However, it’s important to note that for every £2 you earn over £100,000, £1 gets deducted from your Personal Allowance.
How Much Tax Do NHS Doctors Pay?
What about if you earn more than your Personal Allowance? Full-time NHS roles tend to pay significantly more than the Personal Allowance rate, which means you are likely to pay income tax when you come to the UK to work as an NHS doctor.
Every UK employee pays the same amount of income tax. The income tax bands decide how much tax rate you’ll pay on your taxable income.
Income Tax Band
£0 - £12,570
£12,571 - £50,270
£50,271 - £150,000
So, for example, if you were to earn £29,384 in your FY1 year, you would receive a take-home pay of £23,436. If you were to earn £80,693 as a Specialist, you would have a take-home pay of £54,641.
To give a worked example of how the tax is calculated here are the numbers based on someone earning £70,000 per annum:
- £0 to £12,570 at 0% = £0
- £12,570 to £50,270 at 20% = £7,540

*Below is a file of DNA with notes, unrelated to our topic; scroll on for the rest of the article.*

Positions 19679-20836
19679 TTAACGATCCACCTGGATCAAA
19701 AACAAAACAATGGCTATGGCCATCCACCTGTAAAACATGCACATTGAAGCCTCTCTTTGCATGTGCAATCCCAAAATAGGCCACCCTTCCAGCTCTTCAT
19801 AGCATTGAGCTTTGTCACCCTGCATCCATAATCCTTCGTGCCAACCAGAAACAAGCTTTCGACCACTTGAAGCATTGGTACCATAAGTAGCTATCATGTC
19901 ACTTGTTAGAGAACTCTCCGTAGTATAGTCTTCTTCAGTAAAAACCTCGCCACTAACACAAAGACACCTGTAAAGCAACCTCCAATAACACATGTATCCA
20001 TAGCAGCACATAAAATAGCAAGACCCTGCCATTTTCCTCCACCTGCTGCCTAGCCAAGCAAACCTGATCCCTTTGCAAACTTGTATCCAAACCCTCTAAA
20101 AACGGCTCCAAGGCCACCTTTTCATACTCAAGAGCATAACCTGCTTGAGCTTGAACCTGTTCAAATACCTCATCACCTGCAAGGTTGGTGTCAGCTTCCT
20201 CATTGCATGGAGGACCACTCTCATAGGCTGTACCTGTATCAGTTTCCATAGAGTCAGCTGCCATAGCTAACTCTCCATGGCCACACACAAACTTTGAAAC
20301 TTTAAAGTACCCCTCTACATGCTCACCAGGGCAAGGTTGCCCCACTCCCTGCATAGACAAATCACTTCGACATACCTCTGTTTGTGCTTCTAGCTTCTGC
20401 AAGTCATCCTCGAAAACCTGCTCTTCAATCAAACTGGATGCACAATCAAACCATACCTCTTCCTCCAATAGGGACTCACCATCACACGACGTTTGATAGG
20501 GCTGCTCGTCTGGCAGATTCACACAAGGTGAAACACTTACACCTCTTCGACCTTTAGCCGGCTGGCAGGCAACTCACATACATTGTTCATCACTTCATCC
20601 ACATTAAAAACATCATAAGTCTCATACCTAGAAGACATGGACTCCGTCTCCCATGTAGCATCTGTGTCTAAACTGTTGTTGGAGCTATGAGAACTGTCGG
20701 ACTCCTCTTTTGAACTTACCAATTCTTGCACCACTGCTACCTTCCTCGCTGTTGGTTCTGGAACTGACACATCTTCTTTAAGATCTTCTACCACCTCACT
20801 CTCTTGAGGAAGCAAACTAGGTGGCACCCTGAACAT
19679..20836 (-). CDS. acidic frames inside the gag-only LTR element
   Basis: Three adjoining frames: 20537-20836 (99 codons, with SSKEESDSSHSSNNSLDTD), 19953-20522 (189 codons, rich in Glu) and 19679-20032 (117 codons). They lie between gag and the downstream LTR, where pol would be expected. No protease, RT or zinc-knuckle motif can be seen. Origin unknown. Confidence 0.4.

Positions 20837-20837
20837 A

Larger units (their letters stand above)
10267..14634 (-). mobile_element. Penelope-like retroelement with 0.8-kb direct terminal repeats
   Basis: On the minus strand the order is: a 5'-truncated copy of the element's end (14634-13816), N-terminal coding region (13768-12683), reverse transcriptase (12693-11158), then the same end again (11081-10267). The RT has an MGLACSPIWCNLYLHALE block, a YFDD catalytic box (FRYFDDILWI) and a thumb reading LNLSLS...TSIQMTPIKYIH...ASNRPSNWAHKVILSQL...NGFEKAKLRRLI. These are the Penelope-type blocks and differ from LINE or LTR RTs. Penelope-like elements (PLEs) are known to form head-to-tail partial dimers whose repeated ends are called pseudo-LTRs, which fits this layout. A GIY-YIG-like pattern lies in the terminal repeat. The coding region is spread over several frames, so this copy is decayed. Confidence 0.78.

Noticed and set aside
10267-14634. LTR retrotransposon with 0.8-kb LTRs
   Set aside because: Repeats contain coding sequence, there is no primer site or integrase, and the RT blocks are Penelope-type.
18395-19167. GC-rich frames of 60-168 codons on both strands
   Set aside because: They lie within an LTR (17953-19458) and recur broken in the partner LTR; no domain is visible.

- £50,271 to £70,000 at 40% = £7,891
- Total tax on £70,000 = £15,431
What’s National Insurance?
National insurance is a form of social security you contribute when earning above £242 a week. This is for the welfare system in the UK. Paying towards National Insurance ensures that those needing to use the welfare system can afford the cost of living. The National Insurance rate is:
|Income||National Insurance Rate|
|£0 - £242 per week||0%|
|£242 - £967 per week||12%|
|Over £967 per week||2%|
How Do You Calculate Take-Home Pay?
You don’t have to do it yourself on a calculator (although you can if you want to!). To see how much take-home pay you’ll receive during a tax year, you can use the UK online calculator. Doing this means you’ll know exactly how much you’ll earn to plan ahead.